At UVA, James has been reunited with Chris Fosdick, who began his college career at Division II Florida Southern. They grew up playing in the same tournaments—and for Moraghan on the Connecticut junior team—and have been friends for more than a decade.
“Obviously I couldn’t be happier that it worked out that Ben ended up at Virginia,” Moraghan said. “It’s fantastic. And I couldn’t be happier that Chris is there too.”
Asked what makes James special as a golfer, Sargent said, “I think if anybody went and watched him, they would obviously say his ball-striking. It’s world-class, there’s no doubt. But as I’ve coached him and dug a little bit deeper, I think it’s more his practice habits are good, he works the right way. He’s very professional in his approach, and I can’t help but think that’s the reason he’s as good as he is.
“There’s a lot of people that hit it well. Now, he hits it exceptionally well, but I think everything that he puts into it day to day is the reason he is who he is.”
James could have opted to pursue a professional career after graduating from Hamden Hall Country Day School, but he says he always planned on attending college.
“I never thought I wouldn’t,” said James, who’s interested in an American studies major. “I plan on staying four years and I’m going to. It’s just something that was always a part of my plan and part of my family’s plan.”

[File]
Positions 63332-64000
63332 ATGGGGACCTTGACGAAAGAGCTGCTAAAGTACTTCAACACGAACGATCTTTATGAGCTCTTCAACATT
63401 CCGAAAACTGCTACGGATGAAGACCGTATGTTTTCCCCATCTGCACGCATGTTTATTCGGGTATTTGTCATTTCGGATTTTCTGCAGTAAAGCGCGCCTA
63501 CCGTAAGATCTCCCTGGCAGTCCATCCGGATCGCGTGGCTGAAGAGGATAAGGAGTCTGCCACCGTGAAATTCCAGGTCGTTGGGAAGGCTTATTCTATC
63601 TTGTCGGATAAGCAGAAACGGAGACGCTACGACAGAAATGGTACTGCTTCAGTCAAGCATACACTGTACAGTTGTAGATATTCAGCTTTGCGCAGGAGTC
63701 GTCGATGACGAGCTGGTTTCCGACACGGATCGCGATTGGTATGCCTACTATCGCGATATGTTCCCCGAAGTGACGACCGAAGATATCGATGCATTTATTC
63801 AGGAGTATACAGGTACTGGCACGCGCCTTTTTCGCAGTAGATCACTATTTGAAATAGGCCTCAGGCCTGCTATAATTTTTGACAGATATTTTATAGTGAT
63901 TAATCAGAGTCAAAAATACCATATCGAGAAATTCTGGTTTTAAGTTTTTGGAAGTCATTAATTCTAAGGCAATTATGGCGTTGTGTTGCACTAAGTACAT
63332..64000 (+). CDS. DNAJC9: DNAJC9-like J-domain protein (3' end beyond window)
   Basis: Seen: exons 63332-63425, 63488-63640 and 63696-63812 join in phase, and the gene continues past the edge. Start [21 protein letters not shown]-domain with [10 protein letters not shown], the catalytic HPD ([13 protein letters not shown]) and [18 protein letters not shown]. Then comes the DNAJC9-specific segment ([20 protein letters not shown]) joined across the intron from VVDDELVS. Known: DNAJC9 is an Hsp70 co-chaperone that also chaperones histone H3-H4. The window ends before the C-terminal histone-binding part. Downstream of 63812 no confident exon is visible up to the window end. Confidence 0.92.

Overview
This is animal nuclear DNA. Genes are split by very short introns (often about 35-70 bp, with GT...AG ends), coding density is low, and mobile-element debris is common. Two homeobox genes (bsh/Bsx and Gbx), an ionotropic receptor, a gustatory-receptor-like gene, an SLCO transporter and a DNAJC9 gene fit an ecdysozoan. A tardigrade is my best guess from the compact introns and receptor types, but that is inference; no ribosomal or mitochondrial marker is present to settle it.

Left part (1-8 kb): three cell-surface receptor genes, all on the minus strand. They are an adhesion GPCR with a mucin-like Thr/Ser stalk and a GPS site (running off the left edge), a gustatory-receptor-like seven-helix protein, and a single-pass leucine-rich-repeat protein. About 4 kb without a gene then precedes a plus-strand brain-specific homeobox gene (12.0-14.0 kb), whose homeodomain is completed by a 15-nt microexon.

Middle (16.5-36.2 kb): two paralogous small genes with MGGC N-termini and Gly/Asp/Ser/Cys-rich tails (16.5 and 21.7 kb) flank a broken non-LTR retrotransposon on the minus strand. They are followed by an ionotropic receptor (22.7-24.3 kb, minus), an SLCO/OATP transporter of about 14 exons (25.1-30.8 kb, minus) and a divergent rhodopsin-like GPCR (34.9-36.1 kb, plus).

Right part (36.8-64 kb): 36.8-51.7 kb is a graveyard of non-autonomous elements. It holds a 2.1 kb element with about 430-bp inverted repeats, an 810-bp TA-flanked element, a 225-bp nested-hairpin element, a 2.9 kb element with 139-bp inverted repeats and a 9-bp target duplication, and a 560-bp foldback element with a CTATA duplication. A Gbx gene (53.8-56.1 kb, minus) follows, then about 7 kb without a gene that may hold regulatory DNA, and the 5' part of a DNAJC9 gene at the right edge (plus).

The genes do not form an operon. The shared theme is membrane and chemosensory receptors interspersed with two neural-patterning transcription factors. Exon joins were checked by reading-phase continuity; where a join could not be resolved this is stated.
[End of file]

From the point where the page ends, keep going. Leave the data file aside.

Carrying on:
The ACC Championships start April 21 in Pinehurst, N.C. First, though, the Hoos will close the regular season by hosting the second annual Lewis Chitengwa Memorial at Birdwood Golf Course. Fifteen teams, including two from UVA, will compete Monday and Tuesday in the 54-hole event.
Chitengwa, who died of meningococcal meningitis in 2001 at the age of 26, was the first Black golfer on the men’s team at UVA, where he played for Moraghan. During his four years in the program, the Zimbabwe native recorded 17 top-10 finishes, with two victories, and twice was named an All-American.
Growing up, James said, he learned a little bit about Chitengwa from Moraghan, who’ll be in Charlottesville for the tournament this week.
“I heard he was a phenomenal player and a great, great guy,” James said.
The Cavaliers are coming off a strong showing at the Augusta Haskins Award Invitational in Georgia, where they finished third in a 15-team field.
“We proved to ourselves that we could all play against the best schools,” James said. “That field was really good and we were right there. So we played some good golf there, and we’re very excited for the home event. Obviously being right here at Birdwood and having people we know come out, we’re going be really comfortable. It’s another strong field and I think it’ll be a good way hopefully to get a win and end the regular season on a strong foot.”